Arts & Culture

Heliopolis Synagogue Holds Cairo’s First Jewish New Year Celebration in 70 Years

Heliopolis Synagogue Holds Cairo’s First Jewish New Year Celebration in 70 Years

The Jewish community in Cairo celebrated the Jewish New Year 5784, commonly known as Rosh Hashanah, at the Vitali Madjar Synagogue in Heliopolis, which has been closed for decades.

The celebration, held on Friday, marks the first time in 70 years the Jewish community has been able to celebrate Rosh Hashanah at this synagogue. It was cleaned and restored by the Drop of Milk Association, which aims to preserve and celebrate Egypt’s rich Jewish heritage.

The ceremony was attended by the head of the Jewish community in Egypt, Magda Haroun, as well as other members of the Drop of Milk Association, including women’s rights activist Soraya Bahgat.

Rosh Hashanah commenced on Friday, 15 September and will end on Sunday, 17 September at nightfall.

It is one of the most important celebrations in Jewish people, as it commemorates the creation of the world in their faith, and marks the start of the first month of the Hebrew Year and the 10-day period known as Days of Awe that lead up to Yom Kippur, the holiest day of the year according to Judaism.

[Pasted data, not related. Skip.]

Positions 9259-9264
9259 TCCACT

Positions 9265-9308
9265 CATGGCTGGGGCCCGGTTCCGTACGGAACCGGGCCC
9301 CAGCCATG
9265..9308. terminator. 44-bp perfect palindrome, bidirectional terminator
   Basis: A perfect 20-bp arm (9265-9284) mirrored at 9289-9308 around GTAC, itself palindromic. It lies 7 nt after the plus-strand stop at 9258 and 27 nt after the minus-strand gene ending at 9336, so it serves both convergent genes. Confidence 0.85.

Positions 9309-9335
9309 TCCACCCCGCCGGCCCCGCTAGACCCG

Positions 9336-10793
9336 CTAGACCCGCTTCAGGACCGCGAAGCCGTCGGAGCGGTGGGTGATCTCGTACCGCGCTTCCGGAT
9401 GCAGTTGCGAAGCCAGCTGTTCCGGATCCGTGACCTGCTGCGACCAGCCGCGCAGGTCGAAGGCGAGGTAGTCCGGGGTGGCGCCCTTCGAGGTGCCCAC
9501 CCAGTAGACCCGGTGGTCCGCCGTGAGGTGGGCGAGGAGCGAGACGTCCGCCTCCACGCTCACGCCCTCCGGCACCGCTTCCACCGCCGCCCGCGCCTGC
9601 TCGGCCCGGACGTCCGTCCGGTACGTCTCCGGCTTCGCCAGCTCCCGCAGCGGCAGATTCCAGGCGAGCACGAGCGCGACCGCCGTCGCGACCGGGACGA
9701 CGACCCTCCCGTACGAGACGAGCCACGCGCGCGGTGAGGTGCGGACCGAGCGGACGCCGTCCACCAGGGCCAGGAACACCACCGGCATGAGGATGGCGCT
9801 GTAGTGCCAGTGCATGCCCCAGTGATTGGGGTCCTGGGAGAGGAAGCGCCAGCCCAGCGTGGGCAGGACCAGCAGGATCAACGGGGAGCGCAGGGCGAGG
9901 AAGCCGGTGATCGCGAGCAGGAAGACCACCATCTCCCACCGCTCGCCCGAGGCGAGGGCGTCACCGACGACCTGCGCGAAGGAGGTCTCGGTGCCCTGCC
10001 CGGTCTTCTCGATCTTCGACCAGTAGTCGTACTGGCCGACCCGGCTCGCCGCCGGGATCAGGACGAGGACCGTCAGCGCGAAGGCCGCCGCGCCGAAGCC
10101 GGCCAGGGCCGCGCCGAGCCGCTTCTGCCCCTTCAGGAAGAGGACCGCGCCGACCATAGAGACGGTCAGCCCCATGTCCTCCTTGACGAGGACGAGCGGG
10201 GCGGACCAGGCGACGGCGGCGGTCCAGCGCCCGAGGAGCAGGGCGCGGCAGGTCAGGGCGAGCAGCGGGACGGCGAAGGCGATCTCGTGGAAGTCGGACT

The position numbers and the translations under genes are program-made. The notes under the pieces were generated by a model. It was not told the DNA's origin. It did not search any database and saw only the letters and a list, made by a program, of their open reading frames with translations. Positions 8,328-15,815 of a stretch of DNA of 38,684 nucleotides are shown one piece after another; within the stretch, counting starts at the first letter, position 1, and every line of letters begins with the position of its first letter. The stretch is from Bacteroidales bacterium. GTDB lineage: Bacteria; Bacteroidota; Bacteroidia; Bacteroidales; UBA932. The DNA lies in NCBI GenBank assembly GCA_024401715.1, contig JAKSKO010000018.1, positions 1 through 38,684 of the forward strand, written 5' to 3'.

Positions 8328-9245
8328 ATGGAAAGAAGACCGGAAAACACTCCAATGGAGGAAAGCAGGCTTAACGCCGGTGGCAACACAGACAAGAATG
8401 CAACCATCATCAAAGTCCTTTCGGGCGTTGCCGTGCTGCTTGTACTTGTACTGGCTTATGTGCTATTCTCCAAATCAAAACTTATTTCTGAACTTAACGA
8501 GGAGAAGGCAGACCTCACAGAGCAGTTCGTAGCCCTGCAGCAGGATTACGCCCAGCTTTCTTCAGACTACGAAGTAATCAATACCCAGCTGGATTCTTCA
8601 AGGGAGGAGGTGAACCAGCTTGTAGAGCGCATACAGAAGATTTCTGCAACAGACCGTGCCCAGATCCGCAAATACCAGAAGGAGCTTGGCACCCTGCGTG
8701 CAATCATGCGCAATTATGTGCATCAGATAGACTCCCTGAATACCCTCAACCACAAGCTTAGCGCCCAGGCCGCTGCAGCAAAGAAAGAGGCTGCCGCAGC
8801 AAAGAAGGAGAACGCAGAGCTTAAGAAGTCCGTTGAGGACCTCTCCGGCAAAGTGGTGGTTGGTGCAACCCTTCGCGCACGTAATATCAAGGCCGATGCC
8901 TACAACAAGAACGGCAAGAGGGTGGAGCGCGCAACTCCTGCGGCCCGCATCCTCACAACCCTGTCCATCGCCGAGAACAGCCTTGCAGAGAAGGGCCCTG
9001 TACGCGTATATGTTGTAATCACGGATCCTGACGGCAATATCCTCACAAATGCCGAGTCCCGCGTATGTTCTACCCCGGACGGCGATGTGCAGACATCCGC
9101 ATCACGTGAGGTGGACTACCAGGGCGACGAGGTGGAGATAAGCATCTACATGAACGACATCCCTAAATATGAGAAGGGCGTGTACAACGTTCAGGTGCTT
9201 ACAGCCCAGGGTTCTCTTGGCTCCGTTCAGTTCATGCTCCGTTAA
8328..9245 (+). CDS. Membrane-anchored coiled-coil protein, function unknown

During Rosh Hashanah, many Jewish families will spend some of the day at a synagogue. One of the traditions is to blow on one of the world’s oldest known wind instruments, the shofar, where a hundred notes are blown on the horn to create a special rhythm.

The Torah is read and Jews symbolically cast away their sins by throwing bread into water and reading select passages.

In 2017, the Vitali Madjar Synagogue saw cleaning and repairing for the first time in 50 years.

Cairo was formerly the center of Jewish life in Egypt, it’s Jewish population roughly accounting to 80,000 by the mid-20th century. In the 1950s, Egypt saw a massive Jewish exodus, and most of Egypt’s Jewry became outcasted as a byproduct of the Arab-Israeli conflict.

Today, Haroun aims to revive Egypt’s Jewish heritage, with plans to host cultural events that can honor the history, present, and future.

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Arts & Culture

Farah Rafik is a graduate from the American University in Cairo (AUC) with a dual degree in Multimedia Journalism and Political Science. After being an active participant in Model United Nation (MUN) conferences both locally and internationally, Farah discovered her love for writing. When she isn’t writing about Arts & Culture for Egyptian Streets, she is busy watching films and shows to review. Writing isn’t completed without a coffee or an iced matcha latte in hand—that she regularly spills. She occasionally challenges herself in reading challenges on Goodreads, and can easily read a book a day.

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